Fast Flavor Transformations

Sherwood Richers, Manibrata Sen

Submitted on 7 July 2022


The neutrino fast flavor instability (FFI) can change neutrino flavor on time scales of nanoseconds and length scales of centimeters. It is expected to be ubiquitous in core-collapse supernovae and neutron star mergers, potentially modifying the neutrino signal we see, how matter is ejected from these explosions, and the types of heavy elements that form in the ejecta and enrich the universe. There has been a great deal of recent interest in understanding the role the FFI plays in supernovae and mergers, but the short length and time scales and the strong nonlinearity have prevented the FFI from being included consistently in these models. We review the theoretical nature of the FFI starting with the quantum kinetic equations, where the instability exists in neutron star mergers and supernovae, and how the instability behaves after saturation in simplified simulations. We review the proposed methods to test for instability in moment-based calculations where the full distribution is not available and describe the numerical methods used to simulate the instability directly. Finally, we close by outlining the trajectory toward realistic, self-consistent models that will allow a more complete understanding of the impact of the FFI in supernovae and mergers.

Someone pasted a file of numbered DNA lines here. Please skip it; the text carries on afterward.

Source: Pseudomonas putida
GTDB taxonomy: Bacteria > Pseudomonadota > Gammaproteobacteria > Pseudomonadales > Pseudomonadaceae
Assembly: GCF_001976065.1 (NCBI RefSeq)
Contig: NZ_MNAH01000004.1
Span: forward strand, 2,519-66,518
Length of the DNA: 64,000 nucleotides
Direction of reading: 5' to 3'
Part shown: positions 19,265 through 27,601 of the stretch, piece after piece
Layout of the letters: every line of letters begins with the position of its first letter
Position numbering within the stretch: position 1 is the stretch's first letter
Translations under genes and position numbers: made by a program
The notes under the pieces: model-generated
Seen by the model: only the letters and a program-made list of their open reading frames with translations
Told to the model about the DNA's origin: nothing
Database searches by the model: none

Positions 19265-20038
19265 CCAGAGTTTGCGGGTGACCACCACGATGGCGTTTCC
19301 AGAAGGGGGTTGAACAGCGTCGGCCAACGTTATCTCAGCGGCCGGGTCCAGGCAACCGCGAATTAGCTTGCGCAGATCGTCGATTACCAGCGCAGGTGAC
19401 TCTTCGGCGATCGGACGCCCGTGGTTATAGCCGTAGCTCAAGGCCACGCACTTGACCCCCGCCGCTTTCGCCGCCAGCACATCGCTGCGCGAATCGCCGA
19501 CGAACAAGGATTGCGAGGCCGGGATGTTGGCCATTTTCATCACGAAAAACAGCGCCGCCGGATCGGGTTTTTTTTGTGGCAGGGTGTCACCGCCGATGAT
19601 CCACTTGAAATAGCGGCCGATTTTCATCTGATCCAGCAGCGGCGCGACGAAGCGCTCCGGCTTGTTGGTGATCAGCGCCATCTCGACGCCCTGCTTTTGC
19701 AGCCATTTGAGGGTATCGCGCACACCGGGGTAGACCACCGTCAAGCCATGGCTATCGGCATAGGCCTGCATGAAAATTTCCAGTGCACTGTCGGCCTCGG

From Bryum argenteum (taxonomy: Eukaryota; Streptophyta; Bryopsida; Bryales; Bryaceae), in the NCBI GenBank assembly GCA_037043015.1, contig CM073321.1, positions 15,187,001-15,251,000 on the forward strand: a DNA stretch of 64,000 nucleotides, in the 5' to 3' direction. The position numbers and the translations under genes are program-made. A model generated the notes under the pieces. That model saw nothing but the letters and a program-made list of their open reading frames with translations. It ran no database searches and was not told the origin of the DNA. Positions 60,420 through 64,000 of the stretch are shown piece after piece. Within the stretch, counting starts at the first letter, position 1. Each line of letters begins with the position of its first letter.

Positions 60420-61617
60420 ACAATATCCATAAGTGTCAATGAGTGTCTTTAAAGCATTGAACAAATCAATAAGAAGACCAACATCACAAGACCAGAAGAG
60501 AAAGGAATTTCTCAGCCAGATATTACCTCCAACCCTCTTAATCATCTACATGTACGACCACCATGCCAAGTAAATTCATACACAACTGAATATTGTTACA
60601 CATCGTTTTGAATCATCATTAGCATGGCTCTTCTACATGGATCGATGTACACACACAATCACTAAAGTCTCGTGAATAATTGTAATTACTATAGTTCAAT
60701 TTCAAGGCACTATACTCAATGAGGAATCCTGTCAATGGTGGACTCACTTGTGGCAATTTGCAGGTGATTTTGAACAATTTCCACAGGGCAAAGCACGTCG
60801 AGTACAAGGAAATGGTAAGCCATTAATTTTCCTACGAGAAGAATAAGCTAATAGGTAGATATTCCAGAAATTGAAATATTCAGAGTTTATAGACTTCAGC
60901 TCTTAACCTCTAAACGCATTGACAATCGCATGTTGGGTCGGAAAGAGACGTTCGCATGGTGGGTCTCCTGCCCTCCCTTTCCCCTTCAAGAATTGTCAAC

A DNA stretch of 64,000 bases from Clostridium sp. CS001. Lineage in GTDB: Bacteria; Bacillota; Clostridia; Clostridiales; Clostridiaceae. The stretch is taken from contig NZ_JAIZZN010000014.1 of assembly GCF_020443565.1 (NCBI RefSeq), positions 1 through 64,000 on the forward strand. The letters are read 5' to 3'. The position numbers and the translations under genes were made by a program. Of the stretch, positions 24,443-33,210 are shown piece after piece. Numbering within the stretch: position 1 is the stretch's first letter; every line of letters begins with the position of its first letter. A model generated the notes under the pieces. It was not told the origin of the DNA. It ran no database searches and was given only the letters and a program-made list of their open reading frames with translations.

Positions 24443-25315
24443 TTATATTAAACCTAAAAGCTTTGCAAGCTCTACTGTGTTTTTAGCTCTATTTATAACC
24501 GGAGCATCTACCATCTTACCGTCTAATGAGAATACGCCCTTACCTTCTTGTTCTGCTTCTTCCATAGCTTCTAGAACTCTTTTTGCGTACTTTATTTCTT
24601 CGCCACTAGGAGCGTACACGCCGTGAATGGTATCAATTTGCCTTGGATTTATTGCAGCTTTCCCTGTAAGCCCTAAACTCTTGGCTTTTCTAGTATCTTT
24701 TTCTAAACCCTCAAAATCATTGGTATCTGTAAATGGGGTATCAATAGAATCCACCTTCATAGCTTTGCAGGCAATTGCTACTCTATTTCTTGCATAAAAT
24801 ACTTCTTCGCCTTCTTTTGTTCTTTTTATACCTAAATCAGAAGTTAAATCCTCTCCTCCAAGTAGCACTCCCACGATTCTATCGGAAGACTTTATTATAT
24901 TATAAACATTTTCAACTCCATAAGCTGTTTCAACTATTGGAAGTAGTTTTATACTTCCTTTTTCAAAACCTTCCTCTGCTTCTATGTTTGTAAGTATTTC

Comment: Short review for the Handbook of Nuclear Physics. 13 pages, 1 figure

Subjects: Astrophysics - High Energy Astrophysical Phenomena; High Energy Physics - Phenomenology